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Euro Surveill. 2015;20(37). doi: 10.2807/1560-7917.ES.2015.20.37.30021.

Meticillin-resistant Staphylococcus aureus CC398 is an increasing cause of disease in people with no livestock contact in Denmark, 1999 to 2011.

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1
Microbiology and Infection Control, Statens Serum Institut, Copenhagen, Denmark.

Abstract

Livestock constitutes a potential reservoir of meticillin-resistant Staphylococcus aureus isolates belonging to a recently derived lineage within clonal complex 398 (MRSA CC398-IIa). Since its discovery in the early 2000s, this lineage has become a major cause of human disease in Europe, posing a serious public health challenge in countries with intensive livestock production. To retrace the history of human colonisation and infection with MRSA CC398-IIa in Denmark, we conducted a nationwide, retrospective study of MRSA isolates collected from 1999 to 2011. Among 7,429 MRSA isolates screened, we identified 416 MRSA CC398-IIa isolates. Of these, 148 were from people with infections, including 51 from patients reporting no livestock exposure. The first cases of MRSA CC398-IIa infection in Denmark occurred in 2004. Subsequently, the incidence of MRSA CC398-IIa infection showed a linear annual increase of 66% from 2004 to 2011 (from 0.09 to 1.1 per 100,000 person-years). There were clear temporal and spatial relationships between MRSA CC398-IIa-infected patients with and without livestock exposure. These findings suggest substantial dissemination of MRSA CC398-IIa from livestock or livestock workers into the Danish community and underscore the need for strategies to control its spread both on and off the farm.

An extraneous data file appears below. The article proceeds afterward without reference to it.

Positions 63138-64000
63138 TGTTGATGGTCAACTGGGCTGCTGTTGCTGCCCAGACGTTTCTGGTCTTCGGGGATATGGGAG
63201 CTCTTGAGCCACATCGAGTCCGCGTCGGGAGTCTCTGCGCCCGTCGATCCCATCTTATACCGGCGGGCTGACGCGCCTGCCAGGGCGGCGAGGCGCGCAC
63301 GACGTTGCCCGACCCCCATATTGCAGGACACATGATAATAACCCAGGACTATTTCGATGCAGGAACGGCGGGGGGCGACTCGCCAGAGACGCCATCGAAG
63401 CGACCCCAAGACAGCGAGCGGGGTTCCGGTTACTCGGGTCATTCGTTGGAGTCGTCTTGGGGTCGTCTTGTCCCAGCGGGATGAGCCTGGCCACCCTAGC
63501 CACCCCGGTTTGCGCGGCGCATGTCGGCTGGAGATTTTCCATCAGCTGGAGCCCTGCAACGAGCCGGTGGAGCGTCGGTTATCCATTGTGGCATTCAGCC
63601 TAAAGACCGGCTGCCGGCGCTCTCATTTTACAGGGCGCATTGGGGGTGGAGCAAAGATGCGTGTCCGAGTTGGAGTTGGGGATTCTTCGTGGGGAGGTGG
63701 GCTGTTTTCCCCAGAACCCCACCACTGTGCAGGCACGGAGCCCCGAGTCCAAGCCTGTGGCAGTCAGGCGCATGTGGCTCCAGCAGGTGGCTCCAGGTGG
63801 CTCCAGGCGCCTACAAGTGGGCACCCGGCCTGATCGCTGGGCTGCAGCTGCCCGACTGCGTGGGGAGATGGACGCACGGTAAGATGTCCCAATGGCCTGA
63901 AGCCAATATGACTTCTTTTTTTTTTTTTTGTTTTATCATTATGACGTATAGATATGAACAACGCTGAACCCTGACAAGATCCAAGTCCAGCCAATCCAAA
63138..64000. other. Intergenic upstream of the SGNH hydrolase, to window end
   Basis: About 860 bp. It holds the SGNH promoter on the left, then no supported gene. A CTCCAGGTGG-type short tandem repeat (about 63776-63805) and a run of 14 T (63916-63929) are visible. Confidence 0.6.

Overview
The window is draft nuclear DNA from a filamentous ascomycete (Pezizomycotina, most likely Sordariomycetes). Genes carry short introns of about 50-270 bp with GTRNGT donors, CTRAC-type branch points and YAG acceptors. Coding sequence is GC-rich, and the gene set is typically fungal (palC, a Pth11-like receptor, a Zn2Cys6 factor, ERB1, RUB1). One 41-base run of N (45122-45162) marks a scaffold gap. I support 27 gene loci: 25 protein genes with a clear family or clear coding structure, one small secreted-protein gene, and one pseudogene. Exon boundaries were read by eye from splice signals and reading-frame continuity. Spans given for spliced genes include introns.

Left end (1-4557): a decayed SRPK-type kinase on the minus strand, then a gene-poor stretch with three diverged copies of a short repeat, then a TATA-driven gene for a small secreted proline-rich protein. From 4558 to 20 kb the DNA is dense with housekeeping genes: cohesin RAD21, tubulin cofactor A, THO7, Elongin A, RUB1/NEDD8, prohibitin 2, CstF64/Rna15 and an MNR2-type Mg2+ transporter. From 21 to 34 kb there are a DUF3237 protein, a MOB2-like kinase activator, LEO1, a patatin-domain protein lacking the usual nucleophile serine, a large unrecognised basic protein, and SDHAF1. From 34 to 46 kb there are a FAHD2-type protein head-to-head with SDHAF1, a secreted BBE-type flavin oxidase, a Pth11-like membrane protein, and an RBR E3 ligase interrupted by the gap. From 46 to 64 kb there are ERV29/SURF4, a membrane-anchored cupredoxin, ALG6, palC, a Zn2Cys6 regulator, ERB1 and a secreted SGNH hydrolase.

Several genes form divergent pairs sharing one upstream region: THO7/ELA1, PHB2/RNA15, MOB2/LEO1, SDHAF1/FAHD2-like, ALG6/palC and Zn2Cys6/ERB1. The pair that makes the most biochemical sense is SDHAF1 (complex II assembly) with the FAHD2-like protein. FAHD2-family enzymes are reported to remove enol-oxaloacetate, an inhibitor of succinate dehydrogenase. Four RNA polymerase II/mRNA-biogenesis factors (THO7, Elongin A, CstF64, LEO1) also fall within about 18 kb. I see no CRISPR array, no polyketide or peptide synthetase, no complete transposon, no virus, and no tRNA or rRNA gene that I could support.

KEYWORDS:

epidemiology; meticillin-resistant Staphylococcus aureus (MRSA) in animals; meticillin-resistant Staphylococcus aureus (MRSA) in humans; surveillance; typing; zoonotic infections

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